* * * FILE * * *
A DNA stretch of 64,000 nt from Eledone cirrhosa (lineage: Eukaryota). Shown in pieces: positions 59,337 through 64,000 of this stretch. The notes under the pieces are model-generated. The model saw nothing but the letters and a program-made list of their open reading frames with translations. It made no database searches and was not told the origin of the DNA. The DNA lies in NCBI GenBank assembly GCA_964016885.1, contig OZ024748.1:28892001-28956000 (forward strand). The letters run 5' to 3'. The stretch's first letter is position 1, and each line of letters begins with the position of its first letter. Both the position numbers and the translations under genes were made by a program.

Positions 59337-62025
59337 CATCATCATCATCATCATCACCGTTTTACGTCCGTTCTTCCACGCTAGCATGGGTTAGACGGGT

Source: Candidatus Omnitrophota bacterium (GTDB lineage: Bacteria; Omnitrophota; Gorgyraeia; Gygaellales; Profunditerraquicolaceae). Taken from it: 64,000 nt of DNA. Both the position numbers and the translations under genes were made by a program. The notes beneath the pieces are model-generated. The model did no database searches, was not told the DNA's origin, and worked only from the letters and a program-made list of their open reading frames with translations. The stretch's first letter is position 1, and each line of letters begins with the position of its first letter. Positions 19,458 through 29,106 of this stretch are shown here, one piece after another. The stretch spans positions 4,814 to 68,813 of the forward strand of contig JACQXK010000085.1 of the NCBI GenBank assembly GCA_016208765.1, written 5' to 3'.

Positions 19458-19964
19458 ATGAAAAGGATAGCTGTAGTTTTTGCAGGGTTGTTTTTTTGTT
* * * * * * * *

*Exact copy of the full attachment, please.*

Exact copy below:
A DNA stretch of 64,000 nt from Eledone cirrhosa (lineage: Eukaryota). Shown in pieces: positions 59,337 through 64,000 of this stretch. The notes under the pieces are model-generated. The model saw nothing but the letters and a program-made list of their open reading frames with translations. It made no database searches and was not told the origin of the DNA. The DNA lies in NCBI GenBank assembly GCA_964016885.1, contig OZ024748.1:28892001-28956000 (forward strand). The letters run 5' to 3'. The stretch's first letter is position 1, and each line of letters begins with the position of its first letter. Both the position numbers and the translations under genes were made by a program.

Positions 59337-62025
59337 CATCATCATCATCATCATCACCGTTTTACGTCCGTTCTTCCACGCTAGCATGGGTTAGACGGGT

Source: Candidatus Omnitrophota bacterium (GTDB lineage: Bacteria; Omnitrophota; Gorgyraeia; Gygaellales; Profunditerraquicolaceae). Taken from it: 64,000 nt of DNA. Both the position numbers and the translations under genes were made by a program. The notes beneath the pieces are model-generated. The model did no database searches, was not told the DNA's origin, and worked only from the letters and a program-made list of their open reading frames with translations. The stretch's first letter is position 1, and each line of letters begins with the position of its first letter. Positions 19,458 through 29,106 of this stretch are shown here, one piece after another. The stretch spans positions 4,814 to 68,813 of the forward strand of contig JACQXK010000085.1 of the NCBI GenBank assembly GCA_016208765.1, written 5' to 3'.

Positions 19458-19964
19458 ATGAAAAGGATAGCTGTAGTTTTTGCAGGGTTGTTTTTTTGTT